Tom Cruise battles an invisible alien threat on a post-apocalyptic Earth in Oblivion, the latest from talented visual director Joseph Kosinski. The film, which takes place in a distant future where Earth was attacked by an alien force, fought off the attackers, but made the planet uninhabitable in the process. Cruise’s character, Jack, is charged with maintaining a series of drones and protecting power plants from the remaining alien scavengers, called scavs for short.
It’s an interesting premise, that is quickly marred by familiar Sci-Fi tropes and MacGuffins that plunge the film into terribly predictable and familiar territory. What’s more, Oblivion doesn’t make much sense when considered for even the smallest amount of time. This is particularly frustrating given the number of interesting routes the film could have taken. It asks big questions about fate, memory and human nature and answers them with idiotic quotes like, “If we have a soul, it’s made up of the love we share.” Seriously.
Olga Kurylenko appears as a woman from Jack’s past. She is about as interesting as the film’s many dire sets and backgrounds. It’s baffling that she’s in movies at all, as she has nothing to do here, and no range in which to do it. It doesn’t help matters that her character’s arrival is supposed to be the film’s catalyst, but her performance is more reminiscent of a wet match.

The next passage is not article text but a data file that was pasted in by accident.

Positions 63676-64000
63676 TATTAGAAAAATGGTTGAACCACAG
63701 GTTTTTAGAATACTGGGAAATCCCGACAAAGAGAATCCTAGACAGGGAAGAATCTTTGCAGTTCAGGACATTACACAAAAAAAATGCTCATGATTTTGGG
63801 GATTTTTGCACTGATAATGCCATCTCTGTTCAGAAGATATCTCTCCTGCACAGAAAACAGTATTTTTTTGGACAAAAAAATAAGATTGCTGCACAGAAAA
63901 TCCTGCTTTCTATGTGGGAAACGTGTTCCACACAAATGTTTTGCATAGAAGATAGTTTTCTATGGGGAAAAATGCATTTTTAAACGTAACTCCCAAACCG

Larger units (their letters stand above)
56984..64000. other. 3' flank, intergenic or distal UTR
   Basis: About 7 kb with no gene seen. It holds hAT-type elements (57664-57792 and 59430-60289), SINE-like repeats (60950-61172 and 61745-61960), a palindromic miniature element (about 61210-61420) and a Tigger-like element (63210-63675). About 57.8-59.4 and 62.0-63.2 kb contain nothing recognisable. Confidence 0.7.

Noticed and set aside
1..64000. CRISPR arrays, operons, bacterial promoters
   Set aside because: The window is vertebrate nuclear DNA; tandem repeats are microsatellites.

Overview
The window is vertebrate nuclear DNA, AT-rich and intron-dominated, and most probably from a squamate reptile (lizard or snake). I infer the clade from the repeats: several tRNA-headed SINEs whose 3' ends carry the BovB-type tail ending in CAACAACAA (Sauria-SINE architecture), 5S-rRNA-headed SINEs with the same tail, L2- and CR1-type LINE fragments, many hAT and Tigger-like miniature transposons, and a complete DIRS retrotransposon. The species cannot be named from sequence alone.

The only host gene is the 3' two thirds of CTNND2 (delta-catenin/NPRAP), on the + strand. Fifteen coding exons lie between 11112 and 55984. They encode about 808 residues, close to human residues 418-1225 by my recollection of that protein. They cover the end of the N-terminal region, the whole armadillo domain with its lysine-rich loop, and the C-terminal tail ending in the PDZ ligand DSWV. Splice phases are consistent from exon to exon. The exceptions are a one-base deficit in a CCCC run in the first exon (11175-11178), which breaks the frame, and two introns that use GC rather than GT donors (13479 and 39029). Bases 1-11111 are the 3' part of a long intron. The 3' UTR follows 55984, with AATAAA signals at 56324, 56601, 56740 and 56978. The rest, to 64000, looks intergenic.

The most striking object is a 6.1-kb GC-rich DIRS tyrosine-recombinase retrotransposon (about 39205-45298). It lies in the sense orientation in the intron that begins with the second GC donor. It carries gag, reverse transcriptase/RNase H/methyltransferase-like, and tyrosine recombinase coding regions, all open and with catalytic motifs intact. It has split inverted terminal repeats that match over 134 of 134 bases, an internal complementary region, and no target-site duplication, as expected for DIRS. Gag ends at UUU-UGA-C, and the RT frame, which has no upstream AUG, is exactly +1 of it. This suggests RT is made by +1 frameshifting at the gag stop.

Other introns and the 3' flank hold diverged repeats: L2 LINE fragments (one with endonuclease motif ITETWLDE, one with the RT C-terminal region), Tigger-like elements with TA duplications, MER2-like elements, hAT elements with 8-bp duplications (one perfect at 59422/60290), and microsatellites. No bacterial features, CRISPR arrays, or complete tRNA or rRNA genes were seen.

The same can’t be said for Andrea Riseborough. One of the film’s only bright spots, she injects a surprising amount of depth into her character given her small amount of screen time and the material she has to work with. Everything down to her body language is subtle and hints at uncertainty and familiarity in her tasks and actions. A late flashback between her and Cruise’s character is the film’s dramatic high point, but is left essentially moot because of the film’s need to over-explain itself.
Everyone else, here from Cruise to Morgan Freeman to Game of Thrones fan favorite Nikolaj Coster-Waldau are along for the ride. There’s nothing for many of these actors to do, save explain the plot, and in the case of Coster-Waldau, say nothing at all. This wouldn’t be so frustrating, if the film didn’t aspire to be anything other than an action vehicle, but at times it does. And when you consider the chops of the cast, seeing them so limited is a waste of everyone’s time, including the viewer’s.
The only other bright spot Oblivion has is its compelling visual aesthetic. This includes everything from the art direction to the brilliant cinematography from Oscar-winner Claudio Miranda. The world of Oblivion is fully realized, detailed and amazing. Seeing the film in IMAX is the definite way to go, as it gives even the smallest detail added gravitas. It’s a well composed movie, skillfully shot, edited and assembled, but underneath the polished veneer is a hollow, even empty film that seems compelled to spell out every last detail, in case you suffered a brain injury just before entering the theater.
Oblivion proves that Kosinski is a deft visual storyteller, but that his films are only as good as the story they’re based upon. He either needs to start paying closer attention to that or hire other people who will.